Truth and Reconciliation in Your Classroom
This infographic aims to empower teachers, principals and administrators across Canada with four key steps to begin implementing truth and reconciliation initiatives immediately into K-12 classrooms.
Developed in collaboration with Dr. Kate Freeman and Dr. Lindsay Morcom from Queen’s University’s Faculty of Education, and Shawn McDonald of the Algonquin & Lakeshore Catholic District School Board, this quick-scan infographic outlines how educators can avoid cultural appropriation, prioritize authentic indigenous expertise, develop relationships with local Indigenous Elders and Knowledge Keepers, and build their own knowledge on the traditional territories that they live on. This infographic was inspired by a feature article that recently appeared in Education Canada Magazine.
The EdCan Network has also released a new Facts on Education fact sheet authored by renowned expert Dr. Pamela Rose Toulouse of Laurentian University, entitled How can we embed truth and reconciliation in every school?, which offers evidence-based strategies for how educators and students can bring this learning into our school communities.
In addition to the downloadable copy of the infographic, which can be posted in staff rooms and classrooms, here are several practical resources available to support teachers in building their knowledge and confidence on this subject matter.
RESOURCES FOR K-12 TEACHERS:
- Online sources like goodminds.com or the Martin Family Initiative feature hundreds of vetted resources by Indigenous authors with clear curriculum connections across many subject areas.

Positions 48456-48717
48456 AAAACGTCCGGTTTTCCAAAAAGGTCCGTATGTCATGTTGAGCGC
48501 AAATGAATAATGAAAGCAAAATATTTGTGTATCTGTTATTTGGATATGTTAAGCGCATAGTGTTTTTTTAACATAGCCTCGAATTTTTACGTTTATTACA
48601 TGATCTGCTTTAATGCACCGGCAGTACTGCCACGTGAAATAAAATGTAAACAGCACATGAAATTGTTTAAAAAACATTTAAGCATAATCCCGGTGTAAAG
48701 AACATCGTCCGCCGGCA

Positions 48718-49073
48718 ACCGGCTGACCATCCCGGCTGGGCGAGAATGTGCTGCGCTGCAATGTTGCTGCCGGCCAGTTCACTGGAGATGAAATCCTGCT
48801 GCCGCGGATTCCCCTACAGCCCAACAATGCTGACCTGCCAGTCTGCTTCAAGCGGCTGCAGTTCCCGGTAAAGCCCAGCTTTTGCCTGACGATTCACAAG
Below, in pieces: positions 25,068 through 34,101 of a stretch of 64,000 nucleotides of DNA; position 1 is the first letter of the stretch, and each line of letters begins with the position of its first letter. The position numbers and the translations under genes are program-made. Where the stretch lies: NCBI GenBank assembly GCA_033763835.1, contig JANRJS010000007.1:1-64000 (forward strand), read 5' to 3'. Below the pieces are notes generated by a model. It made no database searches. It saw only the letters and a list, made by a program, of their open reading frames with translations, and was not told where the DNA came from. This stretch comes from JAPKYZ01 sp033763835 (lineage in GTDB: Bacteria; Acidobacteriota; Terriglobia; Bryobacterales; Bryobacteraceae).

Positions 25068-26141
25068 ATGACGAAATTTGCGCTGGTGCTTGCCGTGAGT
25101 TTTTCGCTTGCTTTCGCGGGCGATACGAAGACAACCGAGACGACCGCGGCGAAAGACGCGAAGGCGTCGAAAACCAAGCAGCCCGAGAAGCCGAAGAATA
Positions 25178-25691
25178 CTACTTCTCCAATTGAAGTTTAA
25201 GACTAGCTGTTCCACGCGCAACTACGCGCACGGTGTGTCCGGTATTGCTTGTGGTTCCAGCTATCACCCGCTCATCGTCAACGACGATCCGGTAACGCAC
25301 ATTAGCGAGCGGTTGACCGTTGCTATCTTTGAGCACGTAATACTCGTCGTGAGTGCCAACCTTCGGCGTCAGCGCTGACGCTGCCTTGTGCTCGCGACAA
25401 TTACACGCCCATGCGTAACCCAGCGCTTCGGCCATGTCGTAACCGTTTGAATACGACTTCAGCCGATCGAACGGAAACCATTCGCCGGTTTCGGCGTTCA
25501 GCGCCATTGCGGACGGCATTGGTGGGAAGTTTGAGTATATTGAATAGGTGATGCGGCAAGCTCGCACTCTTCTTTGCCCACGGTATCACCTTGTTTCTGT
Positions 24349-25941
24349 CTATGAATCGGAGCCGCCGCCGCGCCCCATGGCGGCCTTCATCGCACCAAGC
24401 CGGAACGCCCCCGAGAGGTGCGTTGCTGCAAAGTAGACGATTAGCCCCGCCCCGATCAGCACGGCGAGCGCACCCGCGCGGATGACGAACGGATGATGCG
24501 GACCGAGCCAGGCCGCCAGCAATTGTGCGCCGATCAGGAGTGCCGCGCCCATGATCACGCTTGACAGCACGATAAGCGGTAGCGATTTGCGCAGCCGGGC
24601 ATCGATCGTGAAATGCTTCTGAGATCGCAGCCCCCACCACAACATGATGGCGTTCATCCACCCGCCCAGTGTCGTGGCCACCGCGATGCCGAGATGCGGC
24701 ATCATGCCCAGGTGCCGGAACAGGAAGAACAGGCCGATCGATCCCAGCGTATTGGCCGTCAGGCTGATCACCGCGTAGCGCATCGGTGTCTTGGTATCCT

- Universities and other education institutions often have great resources online.
For the prairies, the University of Saskatchewan has an Indigenous Studies research portal.
In the Eastern Woodlands, Queen’s University has an outstanding website with Indigenous content.
On the West Coast, the University of British Columbia has K-12 curriculum resources available online.
- Provincial teachers’ federations and other organizations may have resources specifically designed to assist teachers in their work to support truth and reconciliation education in their classrooms. For example, see Joining the Circle: An Educator’s Toolkit to Support First Nations, Métis and Inuit Students, published in hard copy in October 2017 by the Ontario Teachers’ Federation (OTF) and the Centre ontarien de prévention des agressions (COPA).
- For pan-Canadian topics like residential schools, check out the Hundred Years of Losseducation kit developed by the Legacy of Hope Foundation. The “Kairos Blanket Exercise” offers an interactive exploration of Indigenous-Canadian relations with a focus on residential schools and reconciliation. It can be used in any classroom from Grade 4 to adult learners.
FOR ADDITIONAL RESOURCES, SEE: NATIONAL CENTRE FOR TRUTH AND RECONCILIATION, UNIVERSITY OF MANITOBA (WWW.NCTR.CA)
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